Internet connections are limited in bandwidth, and whether they are last generation fibre or old school ADSL, their traffic usually fluctuates. Even high-speed connections can reach their capacity on peak hours, affecting the transfer rate of everyone using it. When it happens during a video call, it can cause glitches that render the communication impractical and create a terrible user experience. This is why we are currently implementing a feature that will automatically adjust the video bitrate in Jami, meaning the number of bits per seconds that can be used to transfer a video stream.
Doing this requires a mechanism for detecting congestion on the receiving end of a video stream and alerting the sender to adjust the bitrate. There are two types of congestion control algorithms designed to do so. Old algorithms use a drop based strategy called AIMD (additive increase/multiplicative decrease) that quickly decrease the bitrate when drops are detected and increase it back smoothly when they are not significant. This is the one currently running in Jami, but the major problem with it is that the data rate will increase back until drops occur again, causing glitches on the receiver video stream. The challenge lies in detecting congestion before it causes packet drops.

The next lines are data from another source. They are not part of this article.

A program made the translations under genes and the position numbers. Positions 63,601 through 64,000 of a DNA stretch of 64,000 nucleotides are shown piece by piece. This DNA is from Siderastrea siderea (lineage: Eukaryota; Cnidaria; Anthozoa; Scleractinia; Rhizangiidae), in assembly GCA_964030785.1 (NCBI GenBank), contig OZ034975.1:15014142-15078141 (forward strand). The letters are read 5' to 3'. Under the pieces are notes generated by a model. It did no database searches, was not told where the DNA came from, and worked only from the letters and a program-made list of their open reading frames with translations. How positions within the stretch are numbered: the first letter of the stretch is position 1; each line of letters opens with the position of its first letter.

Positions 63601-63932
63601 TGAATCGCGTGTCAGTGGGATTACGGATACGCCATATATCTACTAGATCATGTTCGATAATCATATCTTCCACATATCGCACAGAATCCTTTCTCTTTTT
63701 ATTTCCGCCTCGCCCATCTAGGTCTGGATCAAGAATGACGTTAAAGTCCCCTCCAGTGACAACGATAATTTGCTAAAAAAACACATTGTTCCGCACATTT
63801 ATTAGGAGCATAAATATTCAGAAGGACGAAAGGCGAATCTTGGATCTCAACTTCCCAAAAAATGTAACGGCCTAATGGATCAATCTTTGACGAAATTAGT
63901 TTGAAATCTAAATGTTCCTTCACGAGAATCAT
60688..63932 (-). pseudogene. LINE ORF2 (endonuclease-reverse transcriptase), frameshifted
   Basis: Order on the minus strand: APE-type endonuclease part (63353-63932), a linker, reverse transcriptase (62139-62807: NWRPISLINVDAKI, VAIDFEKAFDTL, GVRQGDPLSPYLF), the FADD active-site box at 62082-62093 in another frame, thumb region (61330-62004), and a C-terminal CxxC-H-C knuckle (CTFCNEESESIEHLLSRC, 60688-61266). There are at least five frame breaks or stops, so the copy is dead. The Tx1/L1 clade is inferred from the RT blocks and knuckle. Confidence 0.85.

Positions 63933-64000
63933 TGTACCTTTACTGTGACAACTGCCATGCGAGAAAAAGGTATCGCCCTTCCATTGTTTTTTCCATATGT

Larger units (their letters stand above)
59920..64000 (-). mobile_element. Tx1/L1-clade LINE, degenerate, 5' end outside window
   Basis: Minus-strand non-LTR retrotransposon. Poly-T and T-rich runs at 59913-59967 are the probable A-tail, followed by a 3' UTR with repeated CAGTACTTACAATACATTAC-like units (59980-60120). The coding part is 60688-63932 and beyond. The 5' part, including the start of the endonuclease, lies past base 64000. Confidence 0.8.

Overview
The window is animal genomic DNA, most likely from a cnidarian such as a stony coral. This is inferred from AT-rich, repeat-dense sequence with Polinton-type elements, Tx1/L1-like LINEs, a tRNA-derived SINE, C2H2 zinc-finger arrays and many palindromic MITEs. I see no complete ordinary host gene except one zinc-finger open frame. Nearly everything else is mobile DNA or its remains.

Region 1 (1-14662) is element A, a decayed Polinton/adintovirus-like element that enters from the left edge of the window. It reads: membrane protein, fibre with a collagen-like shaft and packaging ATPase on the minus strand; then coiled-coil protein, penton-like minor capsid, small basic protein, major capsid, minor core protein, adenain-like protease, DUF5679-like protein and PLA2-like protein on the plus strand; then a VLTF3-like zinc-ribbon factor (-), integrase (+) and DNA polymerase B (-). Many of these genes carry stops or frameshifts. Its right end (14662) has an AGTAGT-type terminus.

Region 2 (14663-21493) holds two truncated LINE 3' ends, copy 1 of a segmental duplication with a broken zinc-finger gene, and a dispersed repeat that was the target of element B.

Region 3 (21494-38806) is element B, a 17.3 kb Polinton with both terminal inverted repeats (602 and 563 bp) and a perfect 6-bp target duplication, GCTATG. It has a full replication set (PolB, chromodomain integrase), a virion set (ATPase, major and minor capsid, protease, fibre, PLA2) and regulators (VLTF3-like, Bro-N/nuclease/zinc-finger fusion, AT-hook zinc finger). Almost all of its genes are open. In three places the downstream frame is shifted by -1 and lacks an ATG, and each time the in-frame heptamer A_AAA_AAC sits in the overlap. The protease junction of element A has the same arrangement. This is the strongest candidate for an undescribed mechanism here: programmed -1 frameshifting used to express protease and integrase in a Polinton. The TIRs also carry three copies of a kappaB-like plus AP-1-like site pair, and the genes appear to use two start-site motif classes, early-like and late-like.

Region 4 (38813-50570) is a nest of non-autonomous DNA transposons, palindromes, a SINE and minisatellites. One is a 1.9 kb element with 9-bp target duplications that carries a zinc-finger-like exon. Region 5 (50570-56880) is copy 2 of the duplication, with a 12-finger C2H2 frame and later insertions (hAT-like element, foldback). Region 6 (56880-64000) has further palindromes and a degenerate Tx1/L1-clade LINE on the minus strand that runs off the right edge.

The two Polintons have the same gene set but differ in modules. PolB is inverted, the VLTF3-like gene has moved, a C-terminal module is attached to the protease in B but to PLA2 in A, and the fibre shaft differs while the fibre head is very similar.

New algorithms like GCC (Google Congestion Control) add delay monitoring to the drop based strategy. The principle is simple: the receiver will analyze the packet reception frequency, and an important variation indicates that a drop will likely occur. By analogy, a driver will start to slow down when he sees traffic congestion ahead, instead of keeping the same speed and braking just before hitting the next car on his lane. The Jami development team is currently working on adding this new method of congestion control in order to enhance the user experience.
By Pierre Lespagnol and François Naggar-Tremblay